We’ve been studying up on the idea of journalistic “angles”, in preparation for the writing of our big narrative journalism piece. It’s an unfortunate and important time to be examining such things with high school students. Where we’d normally examining several models about random topics and attempt to uncover the underlying purpose or persuasive efforts of the author, we found ourselves this year understandably distracted by the terrible news of another school shooting.
It didn’t at first occur to me to revisit such a tough topic as part of our ongoing study of narrative journalism.
Until I came across a terrifying and powerful article at The Atlantic about what AR-15 bullets do to human bodies. It was gruesomely written for maximum impact on its readers–a master class in angle if I ever saw one. While the author is a radiologist not a surgeon, Heather Sher’s intentions as a writer are as sharp as a scalpel. She describes the results of an AR-15 on the human body thusly: “The organ looked like an overripe melon smashed by a sledgehammer, and was bleeding extensively.” Having already described wounds from other bullets as nothing but thin gray lines on an X-ray, Sher leaves readers with a jarring realization–and we’re only eight sentences into the piece.
The concept of “angle” can be subtle or explicit , complex or linear. My students had no trouble making sense of this article, but they were still pretty new at examining angle (implicit meaning isn’t a skill they’ve all mastered deeply, either). Having exposed them to one strongly-intentioned voice, I suddenly realized that without some more perspective, the most extreme “takes” on the shooting might be the only ones that would shape their perspectives.
As I started to recall a couple other articles I’d been reading (the Parkland shooting had left me pretty rattled too), it occurred to me that I’d be a fool to ignore this chance to help the kids apply a skill they were learning to a real-life struggle (making sense of a tragedy) they were all going through collectively.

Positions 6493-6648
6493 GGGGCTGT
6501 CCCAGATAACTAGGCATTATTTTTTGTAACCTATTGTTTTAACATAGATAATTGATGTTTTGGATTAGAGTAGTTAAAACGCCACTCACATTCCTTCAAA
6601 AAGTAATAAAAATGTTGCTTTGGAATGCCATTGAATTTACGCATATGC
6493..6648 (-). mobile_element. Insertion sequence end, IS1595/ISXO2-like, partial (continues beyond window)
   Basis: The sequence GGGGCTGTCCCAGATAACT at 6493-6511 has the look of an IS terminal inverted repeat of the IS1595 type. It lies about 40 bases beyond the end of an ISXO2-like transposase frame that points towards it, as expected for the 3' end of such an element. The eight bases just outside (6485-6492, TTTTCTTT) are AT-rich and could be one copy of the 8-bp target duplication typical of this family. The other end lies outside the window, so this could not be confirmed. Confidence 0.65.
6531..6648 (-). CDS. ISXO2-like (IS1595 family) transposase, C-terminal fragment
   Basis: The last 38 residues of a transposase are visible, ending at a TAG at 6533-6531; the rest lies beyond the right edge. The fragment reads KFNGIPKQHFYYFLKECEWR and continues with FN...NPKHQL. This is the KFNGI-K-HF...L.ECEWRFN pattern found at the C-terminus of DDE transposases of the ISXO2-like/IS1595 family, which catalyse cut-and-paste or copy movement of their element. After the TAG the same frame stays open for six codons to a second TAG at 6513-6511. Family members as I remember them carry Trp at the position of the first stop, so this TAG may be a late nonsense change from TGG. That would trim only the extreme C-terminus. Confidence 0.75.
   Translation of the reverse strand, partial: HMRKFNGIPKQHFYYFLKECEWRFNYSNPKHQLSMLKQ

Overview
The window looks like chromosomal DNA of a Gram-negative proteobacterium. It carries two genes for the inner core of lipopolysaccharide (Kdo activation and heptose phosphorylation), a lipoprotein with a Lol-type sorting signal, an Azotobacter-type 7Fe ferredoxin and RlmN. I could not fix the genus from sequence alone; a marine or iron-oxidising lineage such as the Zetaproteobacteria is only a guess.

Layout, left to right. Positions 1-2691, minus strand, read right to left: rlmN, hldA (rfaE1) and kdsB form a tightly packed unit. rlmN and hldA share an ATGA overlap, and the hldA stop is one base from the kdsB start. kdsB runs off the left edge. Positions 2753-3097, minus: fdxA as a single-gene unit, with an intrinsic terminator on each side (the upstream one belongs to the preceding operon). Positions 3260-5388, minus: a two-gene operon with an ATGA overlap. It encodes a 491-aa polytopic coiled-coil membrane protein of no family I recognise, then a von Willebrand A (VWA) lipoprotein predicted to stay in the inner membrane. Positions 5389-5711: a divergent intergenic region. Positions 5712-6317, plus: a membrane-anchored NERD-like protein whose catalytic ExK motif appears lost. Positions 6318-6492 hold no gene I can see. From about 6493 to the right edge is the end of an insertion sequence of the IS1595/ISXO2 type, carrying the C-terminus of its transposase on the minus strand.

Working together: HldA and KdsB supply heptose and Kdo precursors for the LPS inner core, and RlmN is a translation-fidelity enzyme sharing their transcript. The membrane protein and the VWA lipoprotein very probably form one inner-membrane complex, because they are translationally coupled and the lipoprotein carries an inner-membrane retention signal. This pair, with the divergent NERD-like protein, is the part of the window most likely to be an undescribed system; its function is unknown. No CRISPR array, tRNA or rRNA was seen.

As folks trained in writing, we often overlook how much that skillset helps us navigate the sometimes insane news cycles that the past couple years have thrown at us. For our kids, trying to make sense of so many articles and talking heads heaving facts and opinions at them at such a rapidfire pace (I LOVE Twitter, but it’s an unholy nightmare at times like these!) can make them shy away from engaging altogether. Or worse, they retreat to tribalistic attitudes about events based on the most superficial of understandings.
It didn’t take me long to track down six other articles–each about the AR-15 as a weapon, but each unique in the angle it wanted to approach readers with–that I thought might spark some thought-provoking exploration in my students. Each was ostensibly an exploration of the weapon’s role in American culture, but it was also promoting a particular perspective.
In lieu of reading each article in its entirety, we instead focused on the opening segments–never more than 7-8 paragraphs, at most. Many used their computers or phones to finish the articles on their own, but our purpose was to try and pin down the author’s angle–a question of intent and purpose–before getting swept away by the persuasion. In many cases the angle was so obvious that it was clearly designed to incite anger from like-minded readers more than persuade a neutral party: Red State’s article about “The Gun Grabbers” who are definitely after “all guns” was a great example of that. In other cases, the angle was subtle (or unexpected) enough that some of my kids actually couldn’t spot it without support from their classmates.
A Wired article examining the AR-15 as a “gadget” was a particularly hard one for them to parse. The notion of a professional writer looking at a gun from a non-partisan, curiosity-based perspective was actually foreign enough to them that they felt something more sinister or subtle must be afoot. It was also a healthy palate-cleanser for them as factions began to emerge about what side of the gun debate they actually side with.
By next week, my students will be writing their own narrative journalism articles, few of which will be about politically-charged topics. Most of them will arrive at an angle for their storytelling that personalizes and creates a sense of destination for the reader. This year, though, it was the time we spent reading–and conversing– like writers that provided them the most useful skill a writer has in their toolbox.
How do you help your students process modern news cycles? Share your thoughts at Facebook.com/movingwriters or via Twitter at @ZigThinks .